SINGAPORE -- China has shown a renewed willingness to negotiate a free-trade agreement with Canada, despite a clause in the new trade agreement between the U.S., Canada and Mexico designed to restrict members from signing such deals with Beijing.
Chinese premier Li Keqiang called for stronger trade ties during a bilateral meeting with Canadian Prime Minister Justin Trudeau in Singapore on Wednesday, on the sidelines of the East Asia Summit and other related events such as the Regional Comprehensive Economic Partnership leaders meeting.
"We have noticed that Canada has made clarification on a new trade agreement reached among the United States, Mexico and Canada [USMCA], saying that the agreement will not affect Canada's decision on FTAs with other countries," Li was quoted as telling Trudeau by state news agency Xinhua.
The United States-Mexico-Canada Agreement was agreed at the end of September and replaces NAFTA, or the North American Free Trade Agreement.
The USMCA stipulates that, before entering free-trade talks with a nonmarket economy, a member country must notify the other participants, who are then free to withdraw from the deal.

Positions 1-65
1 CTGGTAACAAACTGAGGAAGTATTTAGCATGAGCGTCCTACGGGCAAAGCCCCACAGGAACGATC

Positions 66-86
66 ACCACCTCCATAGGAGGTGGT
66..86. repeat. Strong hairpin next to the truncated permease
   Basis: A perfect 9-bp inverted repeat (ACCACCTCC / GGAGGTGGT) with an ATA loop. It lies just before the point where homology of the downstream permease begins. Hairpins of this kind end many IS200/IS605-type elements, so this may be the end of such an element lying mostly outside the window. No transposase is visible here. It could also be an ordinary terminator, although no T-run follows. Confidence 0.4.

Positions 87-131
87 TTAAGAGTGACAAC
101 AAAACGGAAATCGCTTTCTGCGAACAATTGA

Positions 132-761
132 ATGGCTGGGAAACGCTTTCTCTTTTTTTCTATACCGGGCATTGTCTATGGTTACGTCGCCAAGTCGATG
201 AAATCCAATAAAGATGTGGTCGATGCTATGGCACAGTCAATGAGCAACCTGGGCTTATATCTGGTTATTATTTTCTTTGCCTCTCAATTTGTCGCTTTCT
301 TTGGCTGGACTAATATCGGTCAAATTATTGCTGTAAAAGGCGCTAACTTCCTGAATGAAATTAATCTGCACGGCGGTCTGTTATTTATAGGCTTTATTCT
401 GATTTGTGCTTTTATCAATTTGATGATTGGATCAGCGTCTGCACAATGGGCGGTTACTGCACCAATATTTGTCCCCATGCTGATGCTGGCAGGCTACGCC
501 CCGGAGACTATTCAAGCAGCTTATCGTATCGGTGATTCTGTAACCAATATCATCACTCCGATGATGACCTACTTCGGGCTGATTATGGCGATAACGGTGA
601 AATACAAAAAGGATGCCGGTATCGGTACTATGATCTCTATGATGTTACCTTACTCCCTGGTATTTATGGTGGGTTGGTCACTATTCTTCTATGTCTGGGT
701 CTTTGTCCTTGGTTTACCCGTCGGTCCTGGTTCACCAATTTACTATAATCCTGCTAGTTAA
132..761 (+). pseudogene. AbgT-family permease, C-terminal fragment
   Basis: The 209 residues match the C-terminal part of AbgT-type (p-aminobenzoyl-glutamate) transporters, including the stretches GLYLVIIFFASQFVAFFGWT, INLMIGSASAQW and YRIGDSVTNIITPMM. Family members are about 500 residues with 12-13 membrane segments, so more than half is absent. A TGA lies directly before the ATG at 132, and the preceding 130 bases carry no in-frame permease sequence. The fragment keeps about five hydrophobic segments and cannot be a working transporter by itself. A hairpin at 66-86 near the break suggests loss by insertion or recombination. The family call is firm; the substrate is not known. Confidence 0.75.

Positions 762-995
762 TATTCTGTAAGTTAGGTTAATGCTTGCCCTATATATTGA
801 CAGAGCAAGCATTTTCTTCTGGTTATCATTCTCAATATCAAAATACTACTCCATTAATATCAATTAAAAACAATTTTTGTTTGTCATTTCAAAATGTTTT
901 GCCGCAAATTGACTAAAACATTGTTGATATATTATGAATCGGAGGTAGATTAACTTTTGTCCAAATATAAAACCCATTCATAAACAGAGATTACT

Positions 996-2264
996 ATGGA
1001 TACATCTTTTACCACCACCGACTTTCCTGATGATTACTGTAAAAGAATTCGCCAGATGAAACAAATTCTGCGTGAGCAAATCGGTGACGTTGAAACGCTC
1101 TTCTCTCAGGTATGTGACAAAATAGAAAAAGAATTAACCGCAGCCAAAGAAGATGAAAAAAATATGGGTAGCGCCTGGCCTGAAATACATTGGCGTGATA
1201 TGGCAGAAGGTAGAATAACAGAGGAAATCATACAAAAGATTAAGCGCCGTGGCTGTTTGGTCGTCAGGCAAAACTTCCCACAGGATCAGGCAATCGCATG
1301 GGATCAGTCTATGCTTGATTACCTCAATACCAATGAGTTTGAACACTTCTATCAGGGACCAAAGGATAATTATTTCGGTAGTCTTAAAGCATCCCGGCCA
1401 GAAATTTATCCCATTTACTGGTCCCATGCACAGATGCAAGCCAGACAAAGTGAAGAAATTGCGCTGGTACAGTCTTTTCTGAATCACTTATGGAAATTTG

Since Washington considers China to be nonmarket economy, the clause effectively restricts Canada and Mexico from negotiating trade deals with Beijing. The Chinese government has criticized the clause.
After the meeting, International Trade Minister Jim Carr told reporters that the Canadian government remained interested in a deal, The Canadian Press news agency reported. Carr was in Beijing on Monday for bilateral economic meetings.
Trudeau in mid-October claimed that the clause would not stand in the way of pursuing greater trade with China.